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Chopping our art
Why is great art so troublesome? Can it not stay on a clear middle ground, instead of on the edge? Why does any honestly creative work have to be so unsettling? How come originality is so misbehaved? Perhaps this may have something to do with the destabilising nature of freedom itself. When we are truly free we can make a choice from options of our own making — and not options provided by others. To do so this requires a great deal of confidence in our own freedom.
But if the artist is unsure of the future of his freedom, then he loses confidence in being free today as well. In fact, his choices would be determined by the anticipation of the curtailment of his freedom. In his technique there will be fear. In his creation there will be falsity. He will tread on the safe path, that many before him also have, often for the same reasons, creating the same product. He will not be creative because his creativity needs at least an assumption of freedomnow and in the future.
I remember watching a few years ago a documentary about around 40 films made in Germany during the Nazi era that were banned there, and remain so to this day. This documentary by Felix Moeller, showed a revealing collection of clips from these films in question. I recollect trying to gauge if the makers of each of those films would have created exactly the same film if they knew that their film would be banned? Perhaps some of those filmmakers knew, but still took the chance. I also marvelled at how the fact that they were banned make them so important today. Their censorship has become their identity, such that decades later an entire documentary is being made about them. What is not is more important than what is?
The censor board in India has the sharpest scissors in the country, that is chopping off our heads. For example, one of the most critically acclaimed films of the past year, Moonlight, directed by Barry Jenkins, is about three different stages in the life of a young black man grappling with his sexuality. While it has received enormous viewership worldwide as well as three Oscars — including that of best picture — last month, it has been deemed inappropriate to be watched in its entirety in India. Amounting to 53 seconds in total, the cuts made by the Central Board of Film Certification in India have removed profanities. Also two sex scenes that are crucial to the plot of the film have been edited out.
Meanwhile, the additions made by the board to this film last more than two minutes. They are described as “Added Anti-Smoking Disclaimer & Health Spot in the beginning and middle of the movie and static message with scroll wherever smoking scene appears in the film.” I have preferred not to watch this crippled version of art.
In the US, films are provided a movie rating that indicate a suggested audience, not chopped off as they are in India for reasons that are any less than lame. Recently the Censor Board banned a theatrical screening of the film Lipstick Under My Burkha, and to convey this message the Board’s letter to the producer of this film read thus: “The story is lady-oriented, their fantasy above life. There are contanious [sic] sexual scenes, abusive words, audio pornography, and a bit [sic] sensitive touch about one particular section of society, hence film refused under guidelines.” The grammatical errors in the letter would have been amusing if the message conveyed would not have been such.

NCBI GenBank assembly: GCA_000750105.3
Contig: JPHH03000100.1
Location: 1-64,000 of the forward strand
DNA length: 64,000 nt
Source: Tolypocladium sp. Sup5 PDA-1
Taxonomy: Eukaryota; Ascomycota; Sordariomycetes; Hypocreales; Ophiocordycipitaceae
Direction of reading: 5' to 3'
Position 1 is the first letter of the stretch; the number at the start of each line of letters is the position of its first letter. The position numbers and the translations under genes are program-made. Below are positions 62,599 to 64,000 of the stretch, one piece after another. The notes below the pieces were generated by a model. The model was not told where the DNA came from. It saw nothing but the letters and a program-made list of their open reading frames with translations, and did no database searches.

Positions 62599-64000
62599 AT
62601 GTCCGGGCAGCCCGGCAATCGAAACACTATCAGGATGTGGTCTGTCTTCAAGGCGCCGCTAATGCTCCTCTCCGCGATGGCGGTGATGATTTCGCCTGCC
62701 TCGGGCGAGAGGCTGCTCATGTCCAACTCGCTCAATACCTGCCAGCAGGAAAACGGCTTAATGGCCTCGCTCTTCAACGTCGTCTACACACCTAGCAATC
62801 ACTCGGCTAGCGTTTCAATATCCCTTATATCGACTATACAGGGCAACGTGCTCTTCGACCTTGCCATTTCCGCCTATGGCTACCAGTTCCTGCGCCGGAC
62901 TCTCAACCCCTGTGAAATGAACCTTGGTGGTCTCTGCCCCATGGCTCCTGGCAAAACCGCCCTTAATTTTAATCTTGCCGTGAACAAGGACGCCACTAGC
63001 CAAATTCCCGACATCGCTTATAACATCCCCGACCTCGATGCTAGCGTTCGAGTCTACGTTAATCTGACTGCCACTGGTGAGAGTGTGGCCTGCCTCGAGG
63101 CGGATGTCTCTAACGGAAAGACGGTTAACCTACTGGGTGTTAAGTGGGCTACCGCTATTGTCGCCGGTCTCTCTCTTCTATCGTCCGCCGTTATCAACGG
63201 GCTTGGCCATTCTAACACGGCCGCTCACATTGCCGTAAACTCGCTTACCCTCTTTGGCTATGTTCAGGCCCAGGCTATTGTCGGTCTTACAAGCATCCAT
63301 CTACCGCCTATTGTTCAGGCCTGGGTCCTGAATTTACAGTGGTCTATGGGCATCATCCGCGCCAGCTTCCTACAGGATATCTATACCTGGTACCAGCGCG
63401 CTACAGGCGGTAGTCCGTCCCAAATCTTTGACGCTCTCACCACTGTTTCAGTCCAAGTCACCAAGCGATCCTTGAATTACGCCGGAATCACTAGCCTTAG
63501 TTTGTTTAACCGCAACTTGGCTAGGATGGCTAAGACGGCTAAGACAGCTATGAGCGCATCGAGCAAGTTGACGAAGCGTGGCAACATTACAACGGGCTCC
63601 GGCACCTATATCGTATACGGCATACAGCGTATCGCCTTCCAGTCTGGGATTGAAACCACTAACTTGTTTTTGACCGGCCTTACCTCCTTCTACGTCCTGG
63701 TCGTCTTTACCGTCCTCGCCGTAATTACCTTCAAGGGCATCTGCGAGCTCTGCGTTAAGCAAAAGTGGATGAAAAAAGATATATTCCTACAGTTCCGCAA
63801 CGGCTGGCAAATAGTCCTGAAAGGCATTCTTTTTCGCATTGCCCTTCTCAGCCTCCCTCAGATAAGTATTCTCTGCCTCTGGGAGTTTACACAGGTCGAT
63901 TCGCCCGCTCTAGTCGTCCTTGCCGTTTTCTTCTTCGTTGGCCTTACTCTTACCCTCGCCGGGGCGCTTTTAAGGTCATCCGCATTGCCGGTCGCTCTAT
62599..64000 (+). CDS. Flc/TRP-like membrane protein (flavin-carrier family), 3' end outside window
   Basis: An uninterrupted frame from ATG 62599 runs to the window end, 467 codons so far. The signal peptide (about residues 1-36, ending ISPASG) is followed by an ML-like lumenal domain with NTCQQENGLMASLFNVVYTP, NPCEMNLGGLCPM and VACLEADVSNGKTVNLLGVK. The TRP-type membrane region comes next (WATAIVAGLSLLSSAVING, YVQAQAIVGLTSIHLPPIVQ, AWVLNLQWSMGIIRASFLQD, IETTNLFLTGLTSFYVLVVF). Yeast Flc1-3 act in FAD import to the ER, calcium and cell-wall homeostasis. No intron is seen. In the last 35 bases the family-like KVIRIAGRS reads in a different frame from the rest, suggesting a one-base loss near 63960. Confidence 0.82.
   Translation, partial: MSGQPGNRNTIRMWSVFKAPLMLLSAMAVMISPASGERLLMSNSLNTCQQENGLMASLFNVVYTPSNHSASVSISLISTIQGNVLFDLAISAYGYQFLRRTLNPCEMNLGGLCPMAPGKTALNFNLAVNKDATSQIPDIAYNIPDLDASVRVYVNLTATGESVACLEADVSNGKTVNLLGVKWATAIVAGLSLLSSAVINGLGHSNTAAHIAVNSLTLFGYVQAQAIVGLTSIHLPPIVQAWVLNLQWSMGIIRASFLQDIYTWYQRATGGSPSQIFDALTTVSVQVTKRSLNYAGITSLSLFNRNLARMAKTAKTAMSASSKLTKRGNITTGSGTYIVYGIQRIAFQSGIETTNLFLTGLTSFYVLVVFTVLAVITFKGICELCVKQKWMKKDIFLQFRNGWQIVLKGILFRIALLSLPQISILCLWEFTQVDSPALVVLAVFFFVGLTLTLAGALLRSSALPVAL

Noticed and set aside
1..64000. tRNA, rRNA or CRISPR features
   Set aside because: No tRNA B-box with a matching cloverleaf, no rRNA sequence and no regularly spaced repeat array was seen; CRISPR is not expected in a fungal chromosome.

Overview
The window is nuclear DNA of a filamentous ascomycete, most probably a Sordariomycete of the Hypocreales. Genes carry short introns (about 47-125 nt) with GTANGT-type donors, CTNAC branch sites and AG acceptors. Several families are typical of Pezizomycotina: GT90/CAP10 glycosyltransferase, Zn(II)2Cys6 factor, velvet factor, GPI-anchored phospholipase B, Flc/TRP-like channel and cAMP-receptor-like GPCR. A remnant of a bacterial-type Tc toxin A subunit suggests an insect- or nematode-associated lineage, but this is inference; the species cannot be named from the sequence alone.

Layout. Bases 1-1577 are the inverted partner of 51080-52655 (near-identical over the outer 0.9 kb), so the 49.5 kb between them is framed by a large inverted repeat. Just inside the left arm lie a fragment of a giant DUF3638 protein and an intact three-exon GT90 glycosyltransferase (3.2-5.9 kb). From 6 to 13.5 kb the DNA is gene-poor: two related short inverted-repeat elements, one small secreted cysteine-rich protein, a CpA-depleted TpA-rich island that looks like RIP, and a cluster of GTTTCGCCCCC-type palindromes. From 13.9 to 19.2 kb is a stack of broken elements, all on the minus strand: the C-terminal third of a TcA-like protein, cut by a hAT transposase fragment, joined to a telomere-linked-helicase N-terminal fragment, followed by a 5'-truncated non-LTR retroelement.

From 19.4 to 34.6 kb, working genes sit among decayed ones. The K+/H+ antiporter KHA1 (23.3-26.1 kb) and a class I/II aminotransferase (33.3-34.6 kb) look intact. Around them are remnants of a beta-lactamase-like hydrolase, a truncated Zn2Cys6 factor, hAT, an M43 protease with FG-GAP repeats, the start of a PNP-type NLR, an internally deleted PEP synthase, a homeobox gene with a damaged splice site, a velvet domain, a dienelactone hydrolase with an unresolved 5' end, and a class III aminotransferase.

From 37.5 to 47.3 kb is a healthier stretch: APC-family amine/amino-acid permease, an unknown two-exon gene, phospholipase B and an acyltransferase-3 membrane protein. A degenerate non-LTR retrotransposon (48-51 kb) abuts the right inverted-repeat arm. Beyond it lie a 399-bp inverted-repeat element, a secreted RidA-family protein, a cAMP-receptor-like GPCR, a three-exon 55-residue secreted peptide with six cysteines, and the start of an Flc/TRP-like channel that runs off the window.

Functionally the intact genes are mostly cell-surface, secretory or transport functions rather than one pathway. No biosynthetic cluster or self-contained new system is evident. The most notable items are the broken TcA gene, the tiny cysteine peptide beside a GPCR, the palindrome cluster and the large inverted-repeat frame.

I think that when censorship trespasses on art, then it takes over art in its entirety. In our heads we are watching a film that has been deemed immoral or controversial or censured for whatever else reason. We cease to perceive the work of the filmmaker in the way that we would have had the censorship not interrupted our imagination of it. Appreciation of art requires as much freedom as that which is needed to create it. We cannot truly let our minds explore the characters and story of a film when we know that our freedom to watch — what we have indeed paid for — has been curtailed. In India the Censor Board seems to believe that Indian adults do not use swear words, none of us have sexual desires, and that we really do not know what homosexuality is. Every film censored is a disrespect to our — the audience’s — intelligence, and a curtailment to the audience’s freedom.
And so, if a film is censored, then some will prefer to watch the uncut version online, and this is precisely what leads to online piracy. Some like me would refuse to watch the film altogether. And many would go watch art being humiliated, the effect of which is far more sinister for the audience than for anyone else. Censorship of art means chopping off our own sensibilities.
The writer is Chief Sustainability Officer for the group of companies, Jindal Steel and Power Ltd. She is a Global Leadership Alumna of the World Economic Forum. firstname.lastname@example.org
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